Item: Obsolescence and analog avalanche transceivers: ensuring downward compatibility
Title: Obsolescence and analog avalanche transceivers: ensuring downward compatibility
Proceedings: Proceedings of the 2004 International Snow Science Workshop, Jackson Hole, Wyoming
Authors: Bruce Edgerly & John Hereford, Backcountry Access, Inc., Boulder, CO 80301
Abstract: Between the new international standards adopted in 2001 and the aging of the world's fleet of analog avalanche transceivers, the time is approaching when older analog transceivers will need to be retired. As beacon manufacturers worldwide convert to digital technology, downward compatibility with aging analog beacons is gaining in importance. Transmit frequency precision and tight receiver tolerances aid in digital beacon performance. But transmit frequency "drift" is characteristic of aged and traumatized analog units; many no longer meet the new international standards. Our research indicates that many of the recently introduced digital transceivers don’t reliably detect older units transmitting outside the standards—or even new units whose frequency has been altered by physical abuse. To ensure downward compatibility and decrease risk, an international standard should be created for receiver bandwidth. Users should strongly consider receiver bandwidth when selecting new transceiver fleets. Those with analog fleets should institutionalize a regular inspection program with the manufacturer—and eventual replacement of that fleet with units containing high-quality crystal transmitters and wide receiver bandwidth.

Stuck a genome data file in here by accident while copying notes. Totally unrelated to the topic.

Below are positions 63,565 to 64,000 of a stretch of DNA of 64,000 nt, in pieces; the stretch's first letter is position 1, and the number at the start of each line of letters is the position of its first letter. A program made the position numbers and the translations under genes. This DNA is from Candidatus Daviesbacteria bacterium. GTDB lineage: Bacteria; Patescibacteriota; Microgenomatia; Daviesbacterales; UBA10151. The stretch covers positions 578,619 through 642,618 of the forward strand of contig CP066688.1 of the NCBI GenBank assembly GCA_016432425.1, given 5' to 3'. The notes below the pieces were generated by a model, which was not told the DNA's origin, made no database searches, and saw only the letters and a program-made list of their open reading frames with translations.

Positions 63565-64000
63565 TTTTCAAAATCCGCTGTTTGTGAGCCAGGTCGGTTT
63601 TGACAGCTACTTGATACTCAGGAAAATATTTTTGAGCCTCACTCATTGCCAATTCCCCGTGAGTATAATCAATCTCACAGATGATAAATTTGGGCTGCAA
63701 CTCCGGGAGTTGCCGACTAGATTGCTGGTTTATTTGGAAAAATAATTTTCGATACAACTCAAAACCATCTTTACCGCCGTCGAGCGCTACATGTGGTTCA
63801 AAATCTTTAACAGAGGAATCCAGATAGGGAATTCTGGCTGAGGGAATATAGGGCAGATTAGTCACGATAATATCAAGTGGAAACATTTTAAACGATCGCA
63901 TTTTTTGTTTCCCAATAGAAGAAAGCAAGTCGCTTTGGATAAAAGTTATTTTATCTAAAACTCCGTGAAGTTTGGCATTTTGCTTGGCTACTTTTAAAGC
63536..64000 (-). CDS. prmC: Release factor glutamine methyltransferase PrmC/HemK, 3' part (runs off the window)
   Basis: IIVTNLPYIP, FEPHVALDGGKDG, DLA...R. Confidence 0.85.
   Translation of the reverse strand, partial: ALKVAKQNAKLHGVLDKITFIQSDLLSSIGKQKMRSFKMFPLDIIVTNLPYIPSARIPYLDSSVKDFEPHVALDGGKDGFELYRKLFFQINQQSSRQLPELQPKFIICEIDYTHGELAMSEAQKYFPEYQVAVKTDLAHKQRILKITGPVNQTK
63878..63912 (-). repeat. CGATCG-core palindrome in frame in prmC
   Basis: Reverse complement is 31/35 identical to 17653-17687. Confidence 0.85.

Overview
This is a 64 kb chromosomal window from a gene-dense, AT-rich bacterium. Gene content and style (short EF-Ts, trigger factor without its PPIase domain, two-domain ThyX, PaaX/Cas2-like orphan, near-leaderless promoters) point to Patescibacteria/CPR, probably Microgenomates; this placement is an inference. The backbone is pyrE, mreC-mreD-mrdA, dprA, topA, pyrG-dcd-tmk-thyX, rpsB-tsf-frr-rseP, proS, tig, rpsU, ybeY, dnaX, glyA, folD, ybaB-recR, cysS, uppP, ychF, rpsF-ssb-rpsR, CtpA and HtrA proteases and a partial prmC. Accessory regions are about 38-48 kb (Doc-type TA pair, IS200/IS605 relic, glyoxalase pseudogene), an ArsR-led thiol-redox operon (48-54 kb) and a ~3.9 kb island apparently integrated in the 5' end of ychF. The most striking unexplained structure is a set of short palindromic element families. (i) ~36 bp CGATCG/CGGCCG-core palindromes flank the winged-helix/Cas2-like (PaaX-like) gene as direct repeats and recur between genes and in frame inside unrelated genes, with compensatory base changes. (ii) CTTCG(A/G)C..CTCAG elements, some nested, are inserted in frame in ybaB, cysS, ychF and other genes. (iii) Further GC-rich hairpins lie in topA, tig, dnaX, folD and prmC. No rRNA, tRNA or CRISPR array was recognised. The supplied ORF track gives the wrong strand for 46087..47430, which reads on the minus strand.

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Keywords: avalanche transceivers, frequency drift, receiver bandwidth, downward compatibility
Digital Abstract Not Available